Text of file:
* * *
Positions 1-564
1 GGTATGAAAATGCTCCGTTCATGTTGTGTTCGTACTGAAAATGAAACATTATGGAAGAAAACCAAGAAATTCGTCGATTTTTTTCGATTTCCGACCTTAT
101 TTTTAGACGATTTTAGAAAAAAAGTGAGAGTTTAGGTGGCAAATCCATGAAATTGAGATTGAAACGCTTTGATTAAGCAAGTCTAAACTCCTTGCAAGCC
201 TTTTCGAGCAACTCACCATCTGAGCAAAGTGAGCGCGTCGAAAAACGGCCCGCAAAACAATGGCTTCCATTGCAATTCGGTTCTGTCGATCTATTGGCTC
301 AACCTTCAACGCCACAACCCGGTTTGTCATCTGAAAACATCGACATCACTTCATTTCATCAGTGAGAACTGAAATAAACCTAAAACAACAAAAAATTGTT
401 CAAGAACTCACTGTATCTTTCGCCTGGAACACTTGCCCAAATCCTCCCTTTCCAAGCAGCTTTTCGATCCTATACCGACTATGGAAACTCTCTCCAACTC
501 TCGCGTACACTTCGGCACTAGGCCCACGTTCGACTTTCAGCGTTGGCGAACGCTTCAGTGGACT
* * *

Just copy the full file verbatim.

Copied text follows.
Positions 1-564
1 GGTATGAAAATGCTCCGTTCATGTTGTGTTCGTACTGAAAATGAAACATTATGGAAGAAAACCAAGAAATTCGTCGATTTTTTTCGATTTCCGACCTTAT
101 TTTTAGACGATTTTAGAAAAAAAGTGAGAGTTTAGGTGGCAAATCCATGAAATTGAGATTGAAACGCTTTGATTAAGCAAGTCTAAACTCCTTGCAAGCC
201 TTTTCGAGCAACTCACCATCTGAGCAAAGTGAGCGCGTCGAAAAACGGCCCGCAAAACAATGGCTTCCATTGCAATTCGGTTCTGTCGATCTATTGGCTC
301 AACCTTCAACGCCACAACCCGGTTTGTCATCTGAAAACATCGACATCACTTCATTTCATCAGTGAGAACTGAAATAAACCTAAAACAACAAAAAATTGTT
401 CAAGAACTCACTGTATCTTTCGCCTGGAACACTTGCCCAAATCCTCCCTTTCCAAGCAGCTTTTCGATCCTATACCGACTATGGAAACTCTCTCCAACTC
501 TCGCGTACACTTCGGCACTAGGCCCACGTTCGACTTTCAGCGTTGGCGAACGCTTCAGTGGACT